My friends had their own connections to Shanghai, such as previous study abroad experience. But aside from a guy I’d met during grad school and hadn’t kept in touch with, I didn’t know anybody there. My single contact on the ground was someone I “met” through the internet: a reader of my old blog had put me in touch with her Shanghai-based friend, Dave. Lucky for me, Dave turned out to be a great person. Nowadays, neither of us lives in Shanghai, but we’re still in touch — and the other two closest friends I made there now live in Germany, like I do. Remember:
You can make friends everywhere.
Even if you plan to move with them, their plans can change. In fact, this happened after I briefly entertained moving to Seoul; two of my friends intended to move there but ultimately didn’t. Lucky I didn’t base my choice of city on them. The same can happen if you go where you already have friends; maybe they’ll be too busy, maybe you’ll drift apart, maybe they’llmove away.
Other people’s lives are their own. You have no guarantee that they will be in it for the long-haul, or even show up. And that’s okay.
So make your decisions for you.
Going without any worthwhile language proficiency:
Important context: I studied abroad in South America when I was 19 and came home with PTSD. For years, I’d been studying Spanish, dreaming of making my life in a Spanish-speaking place… but now I was traumatized. That dream was done. Thus I learned that language is no “guarantee” of living well.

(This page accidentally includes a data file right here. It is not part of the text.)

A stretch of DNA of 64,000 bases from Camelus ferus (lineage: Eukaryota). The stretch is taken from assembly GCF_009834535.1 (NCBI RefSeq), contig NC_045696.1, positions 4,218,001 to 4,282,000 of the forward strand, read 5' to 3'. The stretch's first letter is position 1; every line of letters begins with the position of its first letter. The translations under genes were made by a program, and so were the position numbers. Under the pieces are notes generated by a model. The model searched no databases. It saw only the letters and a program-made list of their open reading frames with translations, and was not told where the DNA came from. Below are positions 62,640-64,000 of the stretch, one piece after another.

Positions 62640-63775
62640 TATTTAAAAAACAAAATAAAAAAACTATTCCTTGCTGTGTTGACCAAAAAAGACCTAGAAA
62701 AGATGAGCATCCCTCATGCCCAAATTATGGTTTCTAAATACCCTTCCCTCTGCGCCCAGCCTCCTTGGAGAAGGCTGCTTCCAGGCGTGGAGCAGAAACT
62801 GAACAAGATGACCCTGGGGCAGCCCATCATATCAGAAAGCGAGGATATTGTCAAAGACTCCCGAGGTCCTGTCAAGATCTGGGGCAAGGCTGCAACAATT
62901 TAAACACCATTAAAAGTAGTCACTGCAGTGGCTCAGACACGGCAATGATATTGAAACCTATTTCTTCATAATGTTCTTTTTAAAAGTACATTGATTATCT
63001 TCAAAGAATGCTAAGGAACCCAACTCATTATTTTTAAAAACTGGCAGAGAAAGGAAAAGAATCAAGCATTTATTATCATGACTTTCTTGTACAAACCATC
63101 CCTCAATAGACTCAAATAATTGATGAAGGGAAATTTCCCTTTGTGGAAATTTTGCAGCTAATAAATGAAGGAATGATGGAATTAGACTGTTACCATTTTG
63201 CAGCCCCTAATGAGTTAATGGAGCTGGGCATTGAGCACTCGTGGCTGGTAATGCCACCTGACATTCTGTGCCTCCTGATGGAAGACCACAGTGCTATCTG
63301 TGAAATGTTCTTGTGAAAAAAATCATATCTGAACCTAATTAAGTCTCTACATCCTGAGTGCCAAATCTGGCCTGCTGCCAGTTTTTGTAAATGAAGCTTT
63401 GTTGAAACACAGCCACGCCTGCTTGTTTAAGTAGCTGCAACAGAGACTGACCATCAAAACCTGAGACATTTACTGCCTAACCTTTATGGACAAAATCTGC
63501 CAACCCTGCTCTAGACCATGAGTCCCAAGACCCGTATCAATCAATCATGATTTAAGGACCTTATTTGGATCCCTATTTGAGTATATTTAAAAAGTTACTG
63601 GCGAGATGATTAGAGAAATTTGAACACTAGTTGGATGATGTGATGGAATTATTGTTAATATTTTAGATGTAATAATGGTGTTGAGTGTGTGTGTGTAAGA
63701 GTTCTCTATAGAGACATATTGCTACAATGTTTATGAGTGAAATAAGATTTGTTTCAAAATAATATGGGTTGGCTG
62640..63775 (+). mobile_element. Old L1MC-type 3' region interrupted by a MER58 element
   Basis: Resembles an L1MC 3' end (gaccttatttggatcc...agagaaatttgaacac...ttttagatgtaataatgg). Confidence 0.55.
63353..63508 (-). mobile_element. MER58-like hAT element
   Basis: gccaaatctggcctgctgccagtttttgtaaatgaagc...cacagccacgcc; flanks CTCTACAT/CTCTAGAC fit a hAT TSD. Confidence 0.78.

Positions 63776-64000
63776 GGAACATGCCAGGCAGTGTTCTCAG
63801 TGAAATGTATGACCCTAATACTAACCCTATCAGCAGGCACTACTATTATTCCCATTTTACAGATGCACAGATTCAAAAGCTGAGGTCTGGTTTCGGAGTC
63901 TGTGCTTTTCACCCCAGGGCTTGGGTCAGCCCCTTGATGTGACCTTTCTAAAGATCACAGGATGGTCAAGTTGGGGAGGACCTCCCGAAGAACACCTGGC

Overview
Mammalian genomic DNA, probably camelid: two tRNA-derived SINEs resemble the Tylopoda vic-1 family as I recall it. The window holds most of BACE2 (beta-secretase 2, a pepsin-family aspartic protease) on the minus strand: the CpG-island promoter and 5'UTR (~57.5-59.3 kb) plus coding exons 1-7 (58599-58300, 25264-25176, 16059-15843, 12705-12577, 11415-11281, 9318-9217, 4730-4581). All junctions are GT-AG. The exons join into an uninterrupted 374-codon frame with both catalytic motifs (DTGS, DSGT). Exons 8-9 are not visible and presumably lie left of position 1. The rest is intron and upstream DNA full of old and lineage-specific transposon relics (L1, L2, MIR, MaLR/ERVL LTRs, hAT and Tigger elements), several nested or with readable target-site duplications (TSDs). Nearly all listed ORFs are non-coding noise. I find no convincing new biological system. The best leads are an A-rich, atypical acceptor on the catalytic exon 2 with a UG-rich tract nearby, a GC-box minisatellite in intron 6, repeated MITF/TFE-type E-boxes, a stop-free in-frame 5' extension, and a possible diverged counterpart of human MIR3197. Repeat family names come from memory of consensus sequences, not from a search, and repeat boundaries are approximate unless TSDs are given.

Applying this logic to China, was I supposed to just not move there because I once planned to move someplace else — and therefore hadn’t studied Mandarin?
I studied Mandarin when I could, but juggling three part-time jobs was so stressful that the only part I really got down before moving was how to pronounce the syllables. Were I moving to a small city or a village, this might have worried me more. I already knew surviving on English in Shanghai was possible, though, so I felt secure in that.
Bottom line: I would’ve loved to speak Mandarin — but if I’d waited for that to happen first, I’d still be waiting.
How did things turn out?
AMAZING — just not financially. Some problem surprises:
Shanghai landlords — I learned only after arriving — want anywhere from 4–6 months of rent right up front and tend to charge what’s called “the white price.” This latter practice involves charging foreigners at least twice what a Chinese person would be charged for housing, and this kept me technically homeless. (The white price also applies if you’re not white; you just have to be Western.) It wasn’t long before I had nowhere near a 4-month chunk of change to front for an apartment.
Between housing hurdles and my reservations about the reality of teaching in China, my savings dipped dangerously low, very early on. I stayed in a hostel for the first couple weeks, then lived with friends for stints of anywhere from 1–3 months. Periodically, I did have enough to dare looking for an apartment again, but by my second year, I was sleeping long-term in $9/night dorms — because even at my poorest, damnit, I still wanted to stay.
Even if that meant taking up residence in a bunk bed at a hostel.
Though I did look for other jobs, a succession of cosmic absurdities conspired to keep me unemployed. Highlights: being offered work at a spa whose opening date ultimately didn’t arrive, or being invited to replace someone who’d been deported and blacklisted from the country — and then somehow managed to return and resume his position before my start date. #destiny